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I wonder what Bugaku would be like if it wasn’t costumed in a japanoise style?  

If it instead had mid-18th century powdered wigs and abbreviated costumes?  Would it seem less racially tinged?  

 

Alien costumes?  Giant eggheads?  

Edited by Jayne
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3 minutes ago, Jayne said:

I wonder what Bugaku would be like if it wasn’t costumed in a japanoise style?  

If it instead had mid-18th century powdered wigs and abbreviated costumes?  Would it seem less racially tinged?  

 

Alien costumes?  Giant eggheads?  

Those are very interesting ideas, I think it could work quite well in other styles.

I happened to just read today an interesting passage Croce wrote about Suzanne Farrell and Allegra Kent in the piece:

Quote

Farrell's Dulcinea and her role in Diamonds suggest that, as a Balanchine conception, she's free and more than equal to any man. In Bugaku, she appeared in a contrasting role, one originally done by Kent. Here the woman is seen ribaldly as an object, and though there are moments of satire in the geisha-girl pantomime (as well as some pseudo-Oriental mannerisms), Bugaku is the nearest thing in the New York City Ballet repertory to a Béjart ballet. Balanchine seems to have derived his inspiration for the pas de deux from Japanese pornographic prints. Farrell brought out some of the acid below the surface, but not enough. Kent can bring it all out—complicity carried to the point of mockery—so the piece becomes nearly a feminist statement; she can make the movements look insinuating and delicious at the same time.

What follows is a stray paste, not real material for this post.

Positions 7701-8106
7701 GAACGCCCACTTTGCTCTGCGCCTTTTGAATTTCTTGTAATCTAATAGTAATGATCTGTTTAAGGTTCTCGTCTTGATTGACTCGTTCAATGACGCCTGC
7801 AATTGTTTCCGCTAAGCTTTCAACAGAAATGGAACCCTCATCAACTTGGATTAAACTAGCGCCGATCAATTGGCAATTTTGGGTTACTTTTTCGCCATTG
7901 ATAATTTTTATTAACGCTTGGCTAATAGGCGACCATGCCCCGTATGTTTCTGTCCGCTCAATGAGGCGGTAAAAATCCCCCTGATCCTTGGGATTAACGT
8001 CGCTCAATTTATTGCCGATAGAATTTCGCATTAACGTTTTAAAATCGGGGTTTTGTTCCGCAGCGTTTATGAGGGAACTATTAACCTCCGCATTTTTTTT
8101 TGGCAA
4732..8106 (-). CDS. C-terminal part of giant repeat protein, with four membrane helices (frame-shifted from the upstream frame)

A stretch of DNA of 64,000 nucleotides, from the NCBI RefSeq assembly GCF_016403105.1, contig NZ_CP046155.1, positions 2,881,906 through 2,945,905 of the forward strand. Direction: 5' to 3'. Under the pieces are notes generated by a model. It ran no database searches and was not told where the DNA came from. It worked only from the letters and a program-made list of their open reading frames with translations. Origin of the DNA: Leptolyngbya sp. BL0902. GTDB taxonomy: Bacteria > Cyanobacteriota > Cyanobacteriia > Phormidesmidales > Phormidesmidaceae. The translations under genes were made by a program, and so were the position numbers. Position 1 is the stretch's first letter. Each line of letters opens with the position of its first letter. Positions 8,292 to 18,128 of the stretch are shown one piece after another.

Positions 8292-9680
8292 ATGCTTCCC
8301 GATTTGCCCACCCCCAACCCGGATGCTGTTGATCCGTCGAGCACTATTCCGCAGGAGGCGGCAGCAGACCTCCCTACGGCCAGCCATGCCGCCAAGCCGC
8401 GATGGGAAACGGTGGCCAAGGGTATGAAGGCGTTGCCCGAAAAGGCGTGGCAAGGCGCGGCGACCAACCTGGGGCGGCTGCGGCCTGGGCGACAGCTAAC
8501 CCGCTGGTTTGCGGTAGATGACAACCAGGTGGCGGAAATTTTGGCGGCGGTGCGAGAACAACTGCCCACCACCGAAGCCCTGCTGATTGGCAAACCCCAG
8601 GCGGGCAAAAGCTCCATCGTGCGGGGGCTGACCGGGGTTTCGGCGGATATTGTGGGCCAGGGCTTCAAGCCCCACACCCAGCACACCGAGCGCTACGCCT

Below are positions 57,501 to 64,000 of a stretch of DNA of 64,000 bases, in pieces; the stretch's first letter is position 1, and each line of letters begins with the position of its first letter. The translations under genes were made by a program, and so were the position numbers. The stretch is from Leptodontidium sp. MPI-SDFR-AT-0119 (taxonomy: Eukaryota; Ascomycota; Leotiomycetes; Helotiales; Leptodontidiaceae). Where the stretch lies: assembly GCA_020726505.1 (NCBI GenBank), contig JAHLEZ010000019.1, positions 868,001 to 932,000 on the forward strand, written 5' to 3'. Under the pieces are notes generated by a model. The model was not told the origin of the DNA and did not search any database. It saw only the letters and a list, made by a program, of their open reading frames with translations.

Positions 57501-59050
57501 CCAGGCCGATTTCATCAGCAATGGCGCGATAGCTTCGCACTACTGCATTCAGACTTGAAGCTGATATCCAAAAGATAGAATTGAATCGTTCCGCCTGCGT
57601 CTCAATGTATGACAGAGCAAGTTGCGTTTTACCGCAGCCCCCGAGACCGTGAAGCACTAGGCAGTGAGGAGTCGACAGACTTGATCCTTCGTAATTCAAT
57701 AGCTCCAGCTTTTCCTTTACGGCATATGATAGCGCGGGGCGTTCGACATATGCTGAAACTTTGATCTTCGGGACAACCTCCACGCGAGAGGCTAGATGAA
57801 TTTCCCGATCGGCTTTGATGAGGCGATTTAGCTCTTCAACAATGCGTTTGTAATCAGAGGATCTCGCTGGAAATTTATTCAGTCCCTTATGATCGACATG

(February 24, 1975, in Afterimages, p. 129)

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6 minutes ago, Jayne said:

I wonder what Bugaku would be like if it wasn’t costumed in a japanoise style?  

If it instead had mid-18th century powdered wigs and abbreviated costumes?  Would it seem less racially tinged? 

Alien costumes?  Giant eggheads?  

There's a rather immense discussion about this over here (I'm not even sure where it started in that thread).

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1 hour ago, nanushka said:

Thanks so much for the heads-up about the comments; I might've missed them. And the above is always true hah.

Oh I would love to see the piece live! When was it last in NYCB's rep, anyone know?

In the last 10 or 12 years I've seen Bugaku twice at NYCB.  Once with Kowroski and once I think with Whelan.  It is fascinating in terms of pure movement.

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4 minutes ago, Marta said:

In the last 10 or 12 years I've seen Bugaku twice at NYCB.  Once with Kowroski and once I think with Whelan.  It is fascinating in terms of pure movement.

Oh interesting, so it's possible it's still reasonably revivable there. I thought it might be more definedly out of the active rep.

I find it fascinating as well, even though obviously off-putting in some ways. I'd be very interested to see it.

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1 hour ago, nanushka said:

Oh interesting, so it's possible it's still reasonably revivable there. I thought it might be more definedly out of the active rep.

I find it fascinating as well, even though obviously off-putting in some ways. I'd be very interested to see it.

My dates and memory are really off in what I said earlier:  In the last 10 or 12 years I've seen Bugaku twice at NYCB.  Once with Kowroski and once I think with Whelan.  It is fascinating in terms of pure movement.

After I wrote that, I knew something was off so I looked through some NYCB programs since 2000 - no Bugaku. The first one from the 1990s  had Bugaku -- with Watts and Soto, 1993. Late period Watts .  Maybe I imagined I saw Kowroski at some other time!  I still think it's revivable. They don't do Davidsbundlertanze very often.  

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Thanks so much for the update on that!